r h u b a r b . c o r n b r e a d

On a hot August day when I was 14, I sat amongst hundreds of other soon-to-be 9th graders at our high school orientation. A teacher stood in front of us on the field behind the pool, shouting out instructions and things we’d need to know when we arrived on our first day. My cell phone buzzed in my pocket. When I answered, my mom asked when I was coming out. I didn’t understand why she was rushing me until we were on the freeway – I still remember the exact spot – towards the hospital where my grandfather had been admitted not long before, when she told me he had passed. I cried. Our family threw a huge life celebration in his honor soon after, with a cardboard cutout of my grandfather sitting in the driveway in an old car he’d loved. There were martini toasts, speeches, people I’d never met before, and people I’d known my entire life.

Shortly after, my grandma moved to Oregon. We helped pack the contents of her home into a moving truck, staring in disbelief that everything would fit. It felt weird for her to leave the house that held so many memories – family parties with jazz and blues music playing loudly, my grandpa saying “Let’s give ’em a round of applause!” whenever anyone arrived, refrigerated boxes of restaurant leftovers that my grandma happily accepted each time we ate out, the wooden Native American statue we kids always stared up at in the living room, the framed Blues Brothers and old car posters on the walls, my grandma’s artwork, my grandpa’s whistling. It felt weird for her to soon be living so far away.

The first time we visited her in Portland, she showed us a wild rhubarb bush growing on the side of her house. She spoke animatedly about this bush, so excited about the treasures it would soon reveal. I had no idea what rhubarb was.

Almost ten years later, I think of my grandma and her rhubarb plant whenever I see those bright red stalks. While I love them in strawberry rhubarb pie – the combination of the sweet strawberries and tart rhubarb makes my mouth water – this gluten-free breakfast cornbread is a new favorite! I loved baking it in the cast iron skillet and was amazed at how flawlessly it slipped out of the pan after baking. It was also my first time grinding and using quinoa flower, and I love the dense, chewy texture it created when mixed with almond meal and masa harina. I’ve been slathering it with peanut butter and serving it with a big side of fruit for a quick weekday breakfast.

Processed with VSCOcam with f2 preset




Cottage Cooking Club: May 2014

Cottage Cooking Club: recipes from River Cottage Veg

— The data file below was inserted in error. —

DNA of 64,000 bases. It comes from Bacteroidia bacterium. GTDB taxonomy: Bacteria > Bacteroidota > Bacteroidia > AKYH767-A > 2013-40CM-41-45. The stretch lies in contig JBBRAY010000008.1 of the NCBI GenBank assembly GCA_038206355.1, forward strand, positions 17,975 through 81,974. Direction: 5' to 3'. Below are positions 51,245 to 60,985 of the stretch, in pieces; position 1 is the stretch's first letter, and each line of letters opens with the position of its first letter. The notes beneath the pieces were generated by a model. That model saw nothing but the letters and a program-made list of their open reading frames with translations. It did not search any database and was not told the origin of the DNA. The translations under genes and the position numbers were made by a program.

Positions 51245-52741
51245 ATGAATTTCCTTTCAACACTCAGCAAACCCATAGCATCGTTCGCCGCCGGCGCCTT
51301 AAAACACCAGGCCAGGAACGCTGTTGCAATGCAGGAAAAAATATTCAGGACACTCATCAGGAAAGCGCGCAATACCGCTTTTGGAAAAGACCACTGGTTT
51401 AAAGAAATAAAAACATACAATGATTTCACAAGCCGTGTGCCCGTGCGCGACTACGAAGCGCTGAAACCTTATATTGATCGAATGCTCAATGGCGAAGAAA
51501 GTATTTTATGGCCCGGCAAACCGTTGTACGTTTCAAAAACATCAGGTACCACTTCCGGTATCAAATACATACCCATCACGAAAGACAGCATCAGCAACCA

//S T I R / F R I E D / S E S A M E / C A U L I F L O W E R//

I hated cauliflower growing up. I have distinct memories of sitting at my friends’ dinner tables, insisting I was allergic so that I wouldn’t have to eat it.

I’m glad I’ve gotten over that phase, because cauliflower is having a big moment. I love it in Oh She Glows’ vegan Alfredo, and Hugh’s stir-fried sesame cauliflower is now one of my proudest dishes. I made a few tweaks to the original recipe, sauteing the onions in coconut oil instead of sunflower, omitting the green chiles and adding snap peas for color and crunch. The final result was sweet and toasty with a variety of textures: smooth onions, crunchy peas, and tender cauliflower florets you could sink your teeth into. I paired mine with brown Basmati rice to add another flavor dimension and bulk up the meal.

//A S P A R A G U S / P I Z Z A//

Despite also not liking asparagus as a kid, I keep a lookout for the first asparagus crop each spring with grand plans of pan steaming thin spears in olive oil and butter until just tender. Since finding my favorite cooking method, I haven’t been very adventurous with asparagus. This recipe wasn’t my favorite – I didn’t enjoy trying to cut through the spears to eat my pizza – but it gave me plenty of ideas for future recipes. We did add sauteed mushrooms and onions to the pizza which offered a nice earthy contrast to the milky cheese. We even tried our hand at the gluten-free cauliflower crust that’s been making it’s way around the blogosphere, although it wasn’t thin enough and ended up being a little crumbly and soft. Next time, I’ll try Hugh’s magic bread dough as a base, chop the asparagus into bite sized pieces, add more vegetables, and tack on some brie. Is it dinner yet?

Processed with VSCOcam with f2 preset

//R A D I S H E S / W I T H / B U T T E R / A N D / S A L T//

This was my least favorite dish of the bunch. I didn’t dig the idea of putting straight butter on a vegetable, and I prefer to eat my radishes sliced instead of whole. Though the radishes were crisp and peppery, the slickness from the butter turned me off to this recipe.

photo 2


g r e e n b e a n s . w i t h . t o f u

This simple, easy dish is becoming a staple in our house. It fills the air with a warm, comforting aroma and practically cooks itself. The vegetables can be easily switched out – lately I’ve been into green beans or asparagus.

// G R E E N  B E A N S  w/ T O F U //
//s e r v e s  1 // (adjust amounts based on number of people)

/ r e c i p e /
1/2 cup rice (jasmine, basmati, or wild mixed are my favorites)
1 Tbs coconut oil
1/4 package tofu, chopped into blocks
1 generous glug olive oil
1 generous handful of green beans, stems removed, or asparagus
curry powder and garlic powder, to taste
salt and pepper, to taste

/ p r o c e s s /
cook rice according to package instructions.
while rice is cooking, melt coconut oil in a nonstick pan over medium heat. add tofu and cook until lightly browned and crispy; flip and repeat.
while tofu is cooking, heat olive oil in a medium pan over medium heat. place vegetables in the pan and shake to coat. cover and cook for 10 minutes, shaking frequently. season with curry and garlic powders, and add salt and pepper to taste.
place tofu and vegetables over rice in a bowl and enjoy.